Live: The Streets / Hak Baker / Master Peace

UEA, Norwich November 13, 2023

by Daisy-Jude Pizey

The LCR seems more like a London nightclub as people come spewing through the doors. Spilt drinks and dinner plate eyes surround the stage when, out of nowhere, Master Peace appears.

His best song is Veronica, which sounds like a take on the early Arctic Monkeys. This is punk meets rap with a nod to Noughties indie classics, and it works well.

Master Peace kicks off the evening nicely (Picture: Adam Williams)
Master Peace kicks off the evening nicely (Picture: Adam Williams)

Hak Baker adds a touch of gentle nihilism with chilled beats, romanticising the common struggle. Declaring that “it’s nice to come to a working-class town like Norwich” prompts varied reactions, but his touch of soft acoustic and lyrical genius seems to lull everyone back into a serene state of calm.

Conundrum is the most soothing and enjoyable song of his set, reminiscent of his time in east London.

Hal Baker: A serene sense of calm (Picture: Adam Williams)
Hal Baker: A serene sense of calm (Picture: Adam Williams)

By the time The Streets take the stage, a surreal orchestral hum echoes throughout the venue. Are they full of themselves or is this about to be something extraordinary?

It’s almost 20 years since The Streets (essentially Mike Skinner) released their first No 1 album A Grand Don’t Come For Free, and the crowd seems split between those who are here purely for the nostalgia and those who have remained dedicated fans.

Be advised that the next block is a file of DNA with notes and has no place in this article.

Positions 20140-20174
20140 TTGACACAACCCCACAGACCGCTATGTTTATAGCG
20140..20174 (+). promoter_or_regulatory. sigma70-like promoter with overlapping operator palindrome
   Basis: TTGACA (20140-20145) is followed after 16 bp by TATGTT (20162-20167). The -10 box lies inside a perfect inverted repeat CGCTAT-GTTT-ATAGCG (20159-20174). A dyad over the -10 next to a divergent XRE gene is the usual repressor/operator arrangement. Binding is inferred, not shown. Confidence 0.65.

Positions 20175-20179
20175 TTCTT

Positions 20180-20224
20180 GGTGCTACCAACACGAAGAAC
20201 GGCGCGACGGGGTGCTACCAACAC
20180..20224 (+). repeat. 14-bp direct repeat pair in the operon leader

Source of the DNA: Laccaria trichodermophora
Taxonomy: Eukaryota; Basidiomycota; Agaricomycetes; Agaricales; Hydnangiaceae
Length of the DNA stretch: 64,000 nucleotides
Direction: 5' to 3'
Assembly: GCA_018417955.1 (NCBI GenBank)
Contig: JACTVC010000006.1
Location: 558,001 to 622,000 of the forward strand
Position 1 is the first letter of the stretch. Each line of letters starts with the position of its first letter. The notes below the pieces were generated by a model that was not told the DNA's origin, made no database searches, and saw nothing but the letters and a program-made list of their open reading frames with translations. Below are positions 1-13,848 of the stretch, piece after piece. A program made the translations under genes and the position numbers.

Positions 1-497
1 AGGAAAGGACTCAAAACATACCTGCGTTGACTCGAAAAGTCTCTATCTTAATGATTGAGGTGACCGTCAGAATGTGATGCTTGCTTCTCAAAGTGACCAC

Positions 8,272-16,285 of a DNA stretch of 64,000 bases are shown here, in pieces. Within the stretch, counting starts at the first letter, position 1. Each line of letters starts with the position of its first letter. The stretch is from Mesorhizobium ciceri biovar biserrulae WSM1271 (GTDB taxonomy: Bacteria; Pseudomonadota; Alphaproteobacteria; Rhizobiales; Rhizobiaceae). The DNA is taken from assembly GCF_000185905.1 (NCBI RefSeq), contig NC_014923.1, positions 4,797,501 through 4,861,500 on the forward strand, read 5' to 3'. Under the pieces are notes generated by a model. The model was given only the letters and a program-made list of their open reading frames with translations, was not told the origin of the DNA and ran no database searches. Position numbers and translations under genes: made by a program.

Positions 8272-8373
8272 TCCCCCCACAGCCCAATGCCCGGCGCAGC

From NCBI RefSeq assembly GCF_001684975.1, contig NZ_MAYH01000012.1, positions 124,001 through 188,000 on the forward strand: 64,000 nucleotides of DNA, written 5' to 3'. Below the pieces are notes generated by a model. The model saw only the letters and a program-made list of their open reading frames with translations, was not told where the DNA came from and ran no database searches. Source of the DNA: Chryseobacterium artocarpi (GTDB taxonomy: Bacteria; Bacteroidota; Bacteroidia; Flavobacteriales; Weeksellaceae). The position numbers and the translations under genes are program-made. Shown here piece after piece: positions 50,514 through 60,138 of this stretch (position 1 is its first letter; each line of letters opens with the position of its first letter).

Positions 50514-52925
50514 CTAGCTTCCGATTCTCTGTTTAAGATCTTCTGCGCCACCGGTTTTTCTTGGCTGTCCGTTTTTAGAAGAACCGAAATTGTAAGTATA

Extraordinary: The Streets (Picture: Adam Williams)
Extraordinary: The Streets (Picture: Adam Williams)

Skinner emerges in the flashing blue and red lights and reaches into the crowd. Opening song Don’t Mug Yourself, from debut album Original Pirate Material, is a cautionary tale disguised as a dance anthem, and you can’t help but groove to it. Maybe it’s going to be extraordinary after all…

The self-proclaimed ladykiller decides to organise the “world’s first only-female mosh pit”. Showing he hasn’t been to a punk gig in a while, Skinner suggests that the girls need to get their anger out and “pull each other’s hair”, and it turns into something of a kink spectacle for him.

It's a career-spanning set (Picture: Adam Williams)
It’s a career-spanning set (Picture: Adam Williams)

While “these women [are being] mental”, The Streets play Who’s Got The Bag, and a line of blokes watch as their partners run wild – like parents dropping their kids off at school.

All but one of The Streets’s albums are represented tonight, although the emphasis is on the early days and there are only two songs from this year’s The Darker The Shadow The Brighter The Light.

There's old and new from Mike Skinner and friends (Picture: Adam Williams)
There’s old and new from Mike Skinner and friends (Picture: Adam Williams)

(The only album not represented tonight is 2011’s Computers And Blues, which is ironic given the album cover was shot about 40 yards away from here.)

As the night draws to a close Skinner gives us the classics we all know and love. Fit But You Know It leads into Dry Your Eyes, which is the best song of the night, purely for the nostalgia and its gut-punching lyrics.

Mike Skinner: Man of the people (Picture: Adam WIlliams)
Mike Skinner: Man of the people (Picture: Adam WIlliams)

Who knew heartbreak could be so goddamn catchy?

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